Amazon has been hit with a record-breaking European Union fine of $886.6 million (€746 million) for breaching the bloc’s GDPR rules on processing data.
The fine, the largest ever issued under the EU’s privacy laws, revealed by the company in a securities filing, was issued earlier this month by the Luxembourg National Commission and accuses the e-commerce giant of breaching the rules with undisclosed business practices.
Amazon will be appealing the fine, it said, insisting that it had not broken the EU’s stringent GDPR rules.
Under the rules, businesses are required to seek people’s consent before using their personal data.
Should they fail to do so, European data protection watchdogs are able to issue companies with fines as high as four per cent of their annual global sales.
The sanction comes as European institutions are ramping up their enforcement of data protection rules. In December, Google was issued a €100 million fine in French courts for breaching the country’s rules on online advertising trackers.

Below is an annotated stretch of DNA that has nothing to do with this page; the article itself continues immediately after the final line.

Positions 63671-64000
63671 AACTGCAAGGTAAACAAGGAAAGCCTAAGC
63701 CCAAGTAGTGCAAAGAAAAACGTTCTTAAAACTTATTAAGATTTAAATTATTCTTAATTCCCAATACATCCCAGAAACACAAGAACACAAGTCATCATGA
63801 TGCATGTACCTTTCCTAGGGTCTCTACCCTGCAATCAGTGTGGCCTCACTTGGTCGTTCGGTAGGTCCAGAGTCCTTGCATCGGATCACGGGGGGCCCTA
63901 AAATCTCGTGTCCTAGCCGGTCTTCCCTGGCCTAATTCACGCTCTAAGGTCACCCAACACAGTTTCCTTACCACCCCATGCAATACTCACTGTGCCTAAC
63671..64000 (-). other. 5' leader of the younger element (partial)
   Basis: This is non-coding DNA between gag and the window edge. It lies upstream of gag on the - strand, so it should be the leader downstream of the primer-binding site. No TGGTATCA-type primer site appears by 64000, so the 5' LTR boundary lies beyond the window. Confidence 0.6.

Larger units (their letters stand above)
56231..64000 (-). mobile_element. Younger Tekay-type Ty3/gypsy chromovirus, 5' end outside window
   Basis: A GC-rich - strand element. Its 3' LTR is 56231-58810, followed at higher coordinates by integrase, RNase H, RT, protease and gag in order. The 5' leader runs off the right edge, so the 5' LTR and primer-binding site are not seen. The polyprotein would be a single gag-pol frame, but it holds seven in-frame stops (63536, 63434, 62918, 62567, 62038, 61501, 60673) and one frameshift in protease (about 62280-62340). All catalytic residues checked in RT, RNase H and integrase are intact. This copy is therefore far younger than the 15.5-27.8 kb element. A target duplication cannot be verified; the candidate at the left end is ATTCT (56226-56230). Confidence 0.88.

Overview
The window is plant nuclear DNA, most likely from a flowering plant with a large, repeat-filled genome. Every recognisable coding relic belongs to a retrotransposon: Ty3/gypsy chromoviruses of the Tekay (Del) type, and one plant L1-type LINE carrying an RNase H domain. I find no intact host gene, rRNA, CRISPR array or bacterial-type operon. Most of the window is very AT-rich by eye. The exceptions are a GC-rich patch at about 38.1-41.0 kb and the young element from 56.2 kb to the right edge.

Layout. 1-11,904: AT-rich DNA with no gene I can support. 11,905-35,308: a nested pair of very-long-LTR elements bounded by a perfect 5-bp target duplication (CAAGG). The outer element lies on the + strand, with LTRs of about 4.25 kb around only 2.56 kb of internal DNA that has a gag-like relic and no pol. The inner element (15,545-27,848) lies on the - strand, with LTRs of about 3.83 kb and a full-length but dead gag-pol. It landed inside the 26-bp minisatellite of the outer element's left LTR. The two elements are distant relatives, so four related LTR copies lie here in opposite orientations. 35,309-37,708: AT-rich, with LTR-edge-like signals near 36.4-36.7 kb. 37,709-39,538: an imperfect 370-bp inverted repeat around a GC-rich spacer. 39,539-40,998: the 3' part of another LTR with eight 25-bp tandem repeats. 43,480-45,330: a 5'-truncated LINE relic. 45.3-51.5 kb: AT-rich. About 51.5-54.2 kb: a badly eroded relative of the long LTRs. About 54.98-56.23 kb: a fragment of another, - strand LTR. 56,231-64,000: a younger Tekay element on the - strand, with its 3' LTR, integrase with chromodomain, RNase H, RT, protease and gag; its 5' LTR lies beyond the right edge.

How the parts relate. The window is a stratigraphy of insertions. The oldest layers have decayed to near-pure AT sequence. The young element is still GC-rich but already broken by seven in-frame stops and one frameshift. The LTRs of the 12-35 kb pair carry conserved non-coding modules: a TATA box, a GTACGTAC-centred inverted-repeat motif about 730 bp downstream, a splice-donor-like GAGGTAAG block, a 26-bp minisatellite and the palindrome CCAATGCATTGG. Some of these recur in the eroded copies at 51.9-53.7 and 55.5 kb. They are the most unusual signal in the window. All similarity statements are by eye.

Amazon did not say how long it expected its appeal process to last, but if previous cases involving the company are anything to go by, it will likely take multiple years.
In May, four years after a Luxembourg court was ordered to recover unpaid taxes of around €250 million from the country, the EU General Court dismissed the case after Amazon and the country – where it has its headquarters – appealed.
The company is known of its standards of ethical, fair trade and cruelty free products
The way YouTube is used makes it most aptly described as infrastructure, say researchers
The Parliament is adopting this approach to fight disinformation and get the message across, while retaining cyber security